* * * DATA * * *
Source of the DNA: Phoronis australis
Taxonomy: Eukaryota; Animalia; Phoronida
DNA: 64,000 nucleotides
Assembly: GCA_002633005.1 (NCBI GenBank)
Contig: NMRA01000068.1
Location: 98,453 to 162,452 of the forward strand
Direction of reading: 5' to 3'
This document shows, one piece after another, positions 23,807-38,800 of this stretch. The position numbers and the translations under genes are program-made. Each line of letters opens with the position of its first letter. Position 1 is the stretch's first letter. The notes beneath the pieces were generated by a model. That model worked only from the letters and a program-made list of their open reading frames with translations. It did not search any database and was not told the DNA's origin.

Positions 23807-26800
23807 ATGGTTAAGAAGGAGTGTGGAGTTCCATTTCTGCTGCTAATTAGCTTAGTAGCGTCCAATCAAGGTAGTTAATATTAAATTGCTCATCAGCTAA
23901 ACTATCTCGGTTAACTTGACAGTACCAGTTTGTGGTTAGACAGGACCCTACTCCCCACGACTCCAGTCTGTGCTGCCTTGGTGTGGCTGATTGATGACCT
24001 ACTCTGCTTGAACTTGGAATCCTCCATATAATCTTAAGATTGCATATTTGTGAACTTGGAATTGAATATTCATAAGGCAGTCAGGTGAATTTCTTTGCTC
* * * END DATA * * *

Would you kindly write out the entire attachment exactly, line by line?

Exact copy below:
Source of the DNA: Phoronis australis
Taxonomy: Eukaryota; Animalia; Phoronida
DNA: 64,000 nucleotides
Assembly: GCA_002633005.1 (NCBI GenBank)
Contig: NMRA01000068.1
Location: 98,453 to 162,452 of the forward strand
Direction of reading: 5' to 3'
This document shows, one piece after another, positions 23,807-38,800 of this stretch. The position numbers and the translations under genes are program-made. Each line of letters opens with the position of its first letter. Position 1 is the stretch's first letter. The notes beneath the pieces were generated by a model. That model worked only from the letters and a program-made list of their open reading frames with translations. It did not search any database and was not told the DNA's origin.

Positions 23807-26800
23807 ATGGTTAAGAAGGAGTGTGGAGTTCCATTTCTGCTGCTAATTAGCTTAGTAGCGTCCAATCAAGGTAGTTAATATTAAATTGCTCATCAGCTAA
23901 ACTATCTCGGTTAACTTGACAGTACCAGTTTGTGGTTAGACAGGACCCTACTCCCCACGACTCCAGTCTGTGCTGCCTTGGTGTGGCTGATTGATGACCT
24001 ACTCTGCTTGAACTTGGAATCCTCCATATAATCTTAAGATTGCATATTTGTGAACTTGGAATTGAATATTCATAAGGCAGTCAGGTGAATTTCTTTGCTC